Being a native of Shenango Valley, I often run into my former students outside the campus. My proudest moments are being greeted enthusiastically by the students whom I taught two or three decades ago! Knowing that they remember my math classes is gratifying and seeing them use their math skills in their careers is very rewarding.
A very few outside the mathematical community may know about what is called Erdős Numbers. The Erdős Number describes the Collaborative Distance between the famous mathematician Paul Erdős and another person, as measured by authorship of mathematical paper. I co-authored with Jósef Szabados and József Szabados coauthored with Paul Erdős. So, my Erdős number is 2.
In my spare time, I enjoy playing Chess and solving Rubik’s cube, Ken-Ken and Sudoku.
Name: Gannon Murray
Graduation Date: 2022
Do you plan to finish your degree at another campus? Not too sure what I want to do right now, the opportunities here are great.
Why did you choose the Shenango campus? Had a chance to pursue my Business degree and to play basketball and to take advantage of an opportunity that Coach Smith has brought to my attention.
What are you involved in on the campus? Lion Ambassadors
What are you involved in outside of campus? Basketball
Why do you love Penn State Shenango? Great people here and the environment and city is great.
What is your favorite Penn State memory? Winning our second home game against Penn State Allegheny for the start of our conference in our first year back.
Who has made an impact on your life personally or on campus? Why? Coach Smith, because without him I wouldn't have even been given the opportunity to make any of this happen. He recruited me to come play so i'm just taking advantage.
Have you benefited from Philanthropy? I have not.
Where do you see yourself after graduating from Penn State? Not too sure right now.
One surprising fact about yourself: I love making people happy and benefiting their life.
Why would you recommend Penn State Shenango to future students? So many connections and to be at Penn State Shenango is a great fit, and you can be yourself and so many opportunities here.
Any advice to future students? Stay focused, don't give up on your dreams and keep pursuing
John Davidson spoke at the eCenter@LindenPointe to Shenango VenturePointe and business students on Nov. 1, 2018.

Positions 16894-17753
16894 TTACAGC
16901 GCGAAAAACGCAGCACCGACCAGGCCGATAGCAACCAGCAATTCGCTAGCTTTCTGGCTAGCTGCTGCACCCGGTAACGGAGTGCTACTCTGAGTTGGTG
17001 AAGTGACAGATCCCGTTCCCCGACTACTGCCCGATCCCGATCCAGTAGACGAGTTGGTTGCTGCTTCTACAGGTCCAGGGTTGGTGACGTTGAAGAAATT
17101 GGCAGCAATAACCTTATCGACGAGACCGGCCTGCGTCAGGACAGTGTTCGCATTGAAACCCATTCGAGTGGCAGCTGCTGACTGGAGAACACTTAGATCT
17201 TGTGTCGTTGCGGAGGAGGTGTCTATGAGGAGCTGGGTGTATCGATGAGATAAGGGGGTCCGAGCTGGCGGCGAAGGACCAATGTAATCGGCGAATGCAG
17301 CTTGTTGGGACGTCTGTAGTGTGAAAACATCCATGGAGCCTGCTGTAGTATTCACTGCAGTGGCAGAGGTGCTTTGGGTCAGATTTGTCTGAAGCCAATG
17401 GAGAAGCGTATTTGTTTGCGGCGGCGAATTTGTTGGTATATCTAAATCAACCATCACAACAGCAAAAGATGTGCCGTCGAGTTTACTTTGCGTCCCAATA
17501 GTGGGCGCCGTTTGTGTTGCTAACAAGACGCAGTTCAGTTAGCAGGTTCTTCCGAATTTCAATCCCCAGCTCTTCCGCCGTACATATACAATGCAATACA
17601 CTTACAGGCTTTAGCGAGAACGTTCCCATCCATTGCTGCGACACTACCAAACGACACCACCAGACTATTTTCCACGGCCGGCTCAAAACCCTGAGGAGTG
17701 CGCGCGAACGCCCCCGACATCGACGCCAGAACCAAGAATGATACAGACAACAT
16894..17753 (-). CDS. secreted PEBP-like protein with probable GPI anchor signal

Davidson began his 34-year career at Sharon Regional Health System in 1981 as the Assistant Director of Personnel. He became Vice President of Human Resources in 1988 and remained with the hospital until 2015.
Since 2015, he has been the Director of Human Resources/Chief Human Resources Officer at Joy Cone Co., Hermitage, PA. Joy Cone is the world’s largest ice cream cone manufacturer. The company which is celebrating 100 years in business is based in Hermitage, PA. Joy ConeVe has a second manufacturing location in Flagstaff, AZ. Also, Joy Cone recently acquired BoDeans Baking Group which is based in LeMars, Iowa.
Davidson spoke of the multiple dimensions that human resources serve in corporations. He described how today, human resource managers take an active role in the strategic planning and decision making within their organizations. Leading organizations recognize that they can achieve a sustained competitive advantage through its people. Davidson gave practical examples as he spoke about all areas of human resources at Joy Cone, from recruitment, to training, and development. He spoke about the importance of retaining and motivating employees in the process. Skills that are vital to managers of all levels are in their abilities to engage with people in an effective way to help steer the organization towards successfully achieving their strategy and goals. These skills include maintaining a strong understanding of the external economic and socio-cultural factors that affect one’s business. An example he gave was in Joy Cone management understanding and respecting the different cultures and priorities of people working in Joy’s Hermitage, PA, plant versus their Flagstaff, AZ, manufacturing plants. He broached topics from healthcare to social media and to the current challenges present.
Davidson discussed the challenges and opportunities graduating students will face when it comes to today’s human resource management environment. These challenges exist both for those who will become HR managers and for all who work in many other functional areas of business as managers and as top executives.